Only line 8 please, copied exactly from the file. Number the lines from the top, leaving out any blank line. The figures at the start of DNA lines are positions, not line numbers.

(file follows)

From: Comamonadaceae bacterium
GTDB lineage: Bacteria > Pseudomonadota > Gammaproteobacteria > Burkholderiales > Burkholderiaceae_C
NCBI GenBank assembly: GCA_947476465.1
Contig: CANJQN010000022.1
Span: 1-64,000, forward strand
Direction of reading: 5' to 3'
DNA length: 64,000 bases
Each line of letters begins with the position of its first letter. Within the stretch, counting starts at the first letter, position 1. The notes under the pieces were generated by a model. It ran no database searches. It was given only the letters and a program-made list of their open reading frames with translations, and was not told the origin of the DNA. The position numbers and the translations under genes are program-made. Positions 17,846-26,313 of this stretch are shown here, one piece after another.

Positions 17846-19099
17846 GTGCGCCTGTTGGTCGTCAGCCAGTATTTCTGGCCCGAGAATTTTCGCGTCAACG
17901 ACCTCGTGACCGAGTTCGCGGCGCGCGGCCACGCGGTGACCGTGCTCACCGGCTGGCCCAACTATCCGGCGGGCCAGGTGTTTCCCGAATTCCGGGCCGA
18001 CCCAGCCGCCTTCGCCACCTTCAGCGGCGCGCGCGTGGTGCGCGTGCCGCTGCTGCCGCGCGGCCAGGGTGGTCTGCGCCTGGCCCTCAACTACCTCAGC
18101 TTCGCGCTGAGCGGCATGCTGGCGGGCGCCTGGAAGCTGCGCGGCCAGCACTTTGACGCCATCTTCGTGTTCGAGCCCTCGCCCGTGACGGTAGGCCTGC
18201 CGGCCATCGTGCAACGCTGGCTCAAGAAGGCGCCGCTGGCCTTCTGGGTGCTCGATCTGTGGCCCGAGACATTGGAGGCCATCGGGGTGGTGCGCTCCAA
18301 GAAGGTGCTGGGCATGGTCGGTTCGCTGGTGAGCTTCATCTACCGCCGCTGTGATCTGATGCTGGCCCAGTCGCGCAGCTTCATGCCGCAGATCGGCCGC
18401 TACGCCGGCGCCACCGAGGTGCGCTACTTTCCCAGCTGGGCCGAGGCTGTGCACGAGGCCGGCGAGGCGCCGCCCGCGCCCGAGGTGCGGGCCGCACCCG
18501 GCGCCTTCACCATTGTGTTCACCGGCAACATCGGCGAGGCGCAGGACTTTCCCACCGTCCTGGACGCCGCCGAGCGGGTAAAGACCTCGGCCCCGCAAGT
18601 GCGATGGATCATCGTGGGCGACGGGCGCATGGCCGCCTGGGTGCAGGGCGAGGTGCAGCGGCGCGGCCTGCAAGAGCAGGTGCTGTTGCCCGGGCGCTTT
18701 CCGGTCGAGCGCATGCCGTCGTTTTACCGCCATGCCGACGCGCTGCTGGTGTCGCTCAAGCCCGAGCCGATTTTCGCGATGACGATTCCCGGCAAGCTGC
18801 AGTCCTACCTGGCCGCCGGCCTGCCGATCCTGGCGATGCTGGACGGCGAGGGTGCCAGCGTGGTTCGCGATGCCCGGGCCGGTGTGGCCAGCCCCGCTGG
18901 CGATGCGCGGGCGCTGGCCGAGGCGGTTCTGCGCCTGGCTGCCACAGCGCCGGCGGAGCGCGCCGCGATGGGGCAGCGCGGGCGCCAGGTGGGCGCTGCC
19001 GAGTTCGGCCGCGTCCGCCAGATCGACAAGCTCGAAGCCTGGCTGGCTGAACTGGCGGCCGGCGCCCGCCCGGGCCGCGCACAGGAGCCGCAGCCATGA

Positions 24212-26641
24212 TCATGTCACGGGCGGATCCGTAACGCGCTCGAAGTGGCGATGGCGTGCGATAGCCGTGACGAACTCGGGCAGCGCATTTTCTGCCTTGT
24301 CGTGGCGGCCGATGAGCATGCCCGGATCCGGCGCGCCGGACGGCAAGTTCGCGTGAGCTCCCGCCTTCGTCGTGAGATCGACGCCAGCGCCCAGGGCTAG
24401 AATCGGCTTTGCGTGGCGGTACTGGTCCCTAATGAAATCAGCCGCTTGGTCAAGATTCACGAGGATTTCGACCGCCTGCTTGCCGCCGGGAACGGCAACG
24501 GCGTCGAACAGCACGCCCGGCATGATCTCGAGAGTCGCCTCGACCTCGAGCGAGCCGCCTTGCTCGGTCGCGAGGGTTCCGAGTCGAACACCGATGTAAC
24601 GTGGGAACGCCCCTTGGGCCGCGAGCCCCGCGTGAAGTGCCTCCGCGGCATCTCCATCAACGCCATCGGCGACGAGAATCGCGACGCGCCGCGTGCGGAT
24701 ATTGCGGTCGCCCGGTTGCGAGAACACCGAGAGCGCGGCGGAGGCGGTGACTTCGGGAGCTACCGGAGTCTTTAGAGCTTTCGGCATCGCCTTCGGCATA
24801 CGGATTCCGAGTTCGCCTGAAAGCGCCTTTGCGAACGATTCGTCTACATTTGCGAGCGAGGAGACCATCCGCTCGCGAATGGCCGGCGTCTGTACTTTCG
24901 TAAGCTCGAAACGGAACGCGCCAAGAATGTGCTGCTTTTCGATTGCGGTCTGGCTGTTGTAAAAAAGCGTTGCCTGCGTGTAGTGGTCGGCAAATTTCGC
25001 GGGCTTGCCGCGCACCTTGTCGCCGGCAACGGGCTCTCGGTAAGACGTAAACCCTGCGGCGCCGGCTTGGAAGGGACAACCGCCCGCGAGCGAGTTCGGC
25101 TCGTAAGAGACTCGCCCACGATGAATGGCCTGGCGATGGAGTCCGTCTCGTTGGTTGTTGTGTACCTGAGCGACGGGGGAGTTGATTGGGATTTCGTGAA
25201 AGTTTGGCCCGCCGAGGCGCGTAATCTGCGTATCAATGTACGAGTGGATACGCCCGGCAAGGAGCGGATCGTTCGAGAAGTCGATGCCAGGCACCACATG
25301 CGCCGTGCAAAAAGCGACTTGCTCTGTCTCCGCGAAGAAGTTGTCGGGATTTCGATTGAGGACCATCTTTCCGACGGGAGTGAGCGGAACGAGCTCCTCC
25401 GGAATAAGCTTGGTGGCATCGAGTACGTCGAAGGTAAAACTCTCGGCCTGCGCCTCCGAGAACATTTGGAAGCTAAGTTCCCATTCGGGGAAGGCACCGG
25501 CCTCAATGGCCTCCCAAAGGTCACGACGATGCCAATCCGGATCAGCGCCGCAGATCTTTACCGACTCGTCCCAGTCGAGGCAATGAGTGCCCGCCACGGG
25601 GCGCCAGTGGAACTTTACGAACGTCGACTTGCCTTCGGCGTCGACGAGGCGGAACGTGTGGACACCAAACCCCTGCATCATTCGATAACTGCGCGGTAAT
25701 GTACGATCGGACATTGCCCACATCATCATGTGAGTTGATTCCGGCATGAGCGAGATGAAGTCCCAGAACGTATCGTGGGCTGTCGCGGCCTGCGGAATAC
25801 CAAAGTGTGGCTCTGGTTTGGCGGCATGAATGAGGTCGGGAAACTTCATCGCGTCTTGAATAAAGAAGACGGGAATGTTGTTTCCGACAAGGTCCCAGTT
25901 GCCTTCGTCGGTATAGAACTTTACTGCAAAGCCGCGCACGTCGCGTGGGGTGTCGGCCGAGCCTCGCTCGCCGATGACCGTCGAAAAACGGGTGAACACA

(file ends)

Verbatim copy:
Each line of letters begins with the position of its first letter. Within the stretch, counting starts at the first letter, position 1. The notes under the pieces were generated by a model. It ran no database searches. It was given only the letters and a program-made list of their open reading frames with translations, and was not told the origin of the DNA. The position numbers and the translations under genes are program-made. Positions 17,846-26,313 of this stretch are shown here, one piece after another.